UN must strive to adapt its structure in order to achieve its mission. It has come to my notice that at the departmental levels, our controls are loose. Most of the departmental managers are not strict.
Sequential Process of Change
We all understand that these changes being proposed in this transformation will be implemented in phases. This strategy will go through a number of sequential steps before they are fully adopted. The reason for putting the matter in stages is because people, and not the innovation, will go through these steps.
In order to avoid uninformed, insensitive and indifferent implementation, these steps should be understood by all UN employees (Karsch 2007). These employees should be involved in planning and evaluation. Good communication among all key players is also important if misunderstanding is to be averted.
The answer to UN’s transformation is seen to lie in technology and training. Training and technology are essential in building efficiency. The advantage of VRINE model comes from organizing internally to gain advantage. This is achievable through internal restructuring, image management, and positioning.
Technological change needs a combination of technological and human relations aspects. On this path, top managers will be tasked with translating the vision of the organization through working out skills of direction, sorting out problems that may arise, and introducing the technological change through implementation.
Leaders will have the role of changing people system and this will depend on the ability and the attitude of managers in the middle level (Warner 2010).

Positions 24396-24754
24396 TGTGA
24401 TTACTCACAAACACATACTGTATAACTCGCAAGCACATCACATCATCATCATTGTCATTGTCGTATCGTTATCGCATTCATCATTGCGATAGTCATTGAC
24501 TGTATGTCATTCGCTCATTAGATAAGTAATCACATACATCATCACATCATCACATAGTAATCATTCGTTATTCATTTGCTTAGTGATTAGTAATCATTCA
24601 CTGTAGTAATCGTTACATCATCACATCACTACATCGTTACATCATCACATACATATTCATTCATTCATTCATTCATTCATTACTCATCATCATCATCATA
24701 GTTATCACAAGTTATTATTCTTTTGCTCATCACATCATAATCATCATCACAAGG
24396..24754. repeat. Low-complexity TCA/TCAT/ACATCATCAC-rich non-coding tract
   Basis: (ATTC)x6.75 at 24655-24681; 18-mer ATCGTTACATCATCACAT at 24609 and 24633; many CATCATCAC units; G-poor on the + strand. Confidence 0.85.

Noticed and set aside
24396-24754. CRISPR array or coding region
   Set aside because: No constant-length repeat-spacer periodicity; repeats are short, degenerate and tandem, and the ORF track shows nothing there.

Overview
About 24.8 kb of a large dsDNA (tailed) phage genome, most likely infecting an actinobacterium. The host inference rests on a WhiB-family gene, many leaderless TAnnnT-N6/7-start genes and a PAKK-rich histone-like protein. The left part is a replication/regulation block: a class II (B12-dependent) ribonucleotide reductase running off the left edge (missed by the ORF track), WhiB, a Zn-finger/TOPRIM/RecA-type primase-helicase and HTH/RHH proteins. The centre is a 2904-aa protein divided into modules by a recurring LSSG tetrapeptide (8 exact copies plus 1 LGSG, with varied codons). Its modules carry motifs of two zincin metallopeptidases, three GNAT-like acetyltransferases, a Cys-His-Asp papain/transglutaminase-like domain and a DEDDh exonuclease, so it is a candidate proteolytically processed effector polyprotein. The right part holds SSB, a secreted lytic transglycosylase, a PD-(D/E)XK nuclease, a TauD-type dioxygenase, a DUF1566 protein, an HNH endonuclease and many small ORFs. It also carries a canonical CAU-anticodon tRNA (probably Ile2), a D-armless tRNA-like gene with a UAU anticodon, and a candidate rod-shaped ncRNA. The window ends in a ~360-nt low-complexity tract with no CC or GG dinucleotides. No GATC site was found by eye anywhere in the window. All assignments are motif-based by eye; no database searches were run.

Learning and Training
This will encompass learning to change, understanding the new visions and goals of the organization, its new design and technology and culture.
To be able to improve on performance, the UN must focus on its work force and other human resource functions i.e. structures, policies, and practices. It must build a culture of people with different and better skills than it has at the current.
When we build on the assumptions of resources being heterogeneous, stress should be laid on the contribution made by the workforce through skills and knowledge to enhance performance (Wilson 1992).
Building on VRINE model, we can argue that human capital – the whole pool of employees – is an exceptional source of advantage to an organization. This can be in form of rarity, value, inimitability, and nonsubstitutability.
The UN should also consider employing a balanced scorecard in order to align its activities to its vision, internal and external communication, strategy, and performance against its strategic goals. The balanced scorecard, developed by Drs. Kaplan and Norton, should assist the UN transform its strategic plan from merely attractive but passive to “marching orders” for the UN on a daily basis.
Strategy development processing using the balanced scorecard
Just like any other organization, the UN should follow a systemic strategy development framework by first reaffirming its mission, vision and values. Second, the organization should then determine which goals and outcomes that the vision will be represent.
Finally, the organization’s key issues such as external and internal forces that affect it will flow from these goals and outcomes. The UN should then formulate a new transformational strategy that will drive change in all its charters.